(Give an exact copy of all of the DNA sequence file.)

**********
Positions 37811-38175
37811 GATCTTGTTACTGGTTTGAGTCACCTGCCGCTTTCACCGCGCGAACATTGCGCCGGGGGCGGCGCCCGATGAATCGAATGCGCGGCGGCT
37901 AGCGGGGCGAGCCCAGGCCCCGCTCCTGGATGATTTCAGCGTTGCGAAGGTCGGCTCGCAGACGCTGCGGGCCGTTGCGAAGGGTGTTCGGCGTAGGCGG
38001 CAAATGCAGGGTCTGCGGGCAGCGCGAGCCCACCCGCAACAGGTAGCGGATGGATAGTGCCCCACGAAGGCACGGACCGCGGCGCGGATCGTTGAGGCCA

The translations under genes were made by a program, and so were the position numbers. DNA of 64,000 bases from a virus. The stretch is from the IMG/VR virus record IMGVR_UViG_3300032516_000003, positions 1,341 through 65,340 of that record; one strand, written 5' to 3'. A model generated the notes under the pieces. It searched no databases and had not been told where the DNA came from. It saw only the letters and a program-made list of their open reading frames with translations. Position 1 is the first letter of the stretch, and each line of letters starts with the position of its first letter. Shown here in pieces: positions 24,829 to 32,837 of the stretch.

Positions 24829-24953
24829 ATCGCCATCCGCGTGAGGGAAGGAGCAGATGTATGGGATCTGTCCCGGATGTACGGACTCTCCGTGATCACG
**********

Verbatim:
Positions 37811-38175
37811 GATCTTGTTACTGGTTTGAGTCACCTGCCGCTTTCACCGCGCGAACATTGCGCCGGGGGCGGCGCCCGATGAATCGAATGCGCGGCGGCT
37901 AGCGGGGCGAGCCCAGGCCCCGCTCCTGGATGATTTCAGCGTTGCGAAGGTCGGCTCGCAGACGCTGCGGGCCGTTGCGAAGGGTGTTCGGCGTAGGCGG
38001 CAAATGCAGGGTCTGCGGGCAGCGCGAGCCCACCCGCAACAGGTAGCGGATGGATAGTGCCCCACGAAGGCACGGACCGCGGCGCGGATCGTTGAGGCCA

The translations under genes were made by a program, and so were the position numbers. DNA of 64,000 bases from a virus. The stretch is from the IMG/VR virus record IMGVR_UViG_3300032516_000003, positions 1,341 through 65,340 of that record; one strand, written 5' to 3'. A model generated the notes under the pieces. It searched no databases and had not been told where the DNA came from. It saw only the letters and a program-made list of their open reading frames with translations. Position 1 is the first letter of the stretch, and each line of letters starts with the position of its first letter. Shown here in pieces: positions 24,829 to 32,837 of the stretch.

Positions 24829-24953
24829 ATCGCCATCCGCGTGAGGGAAGGAGCAGATGTATGGGATCTGTCCCGGATGTACGGACTCTCCGTGATCACG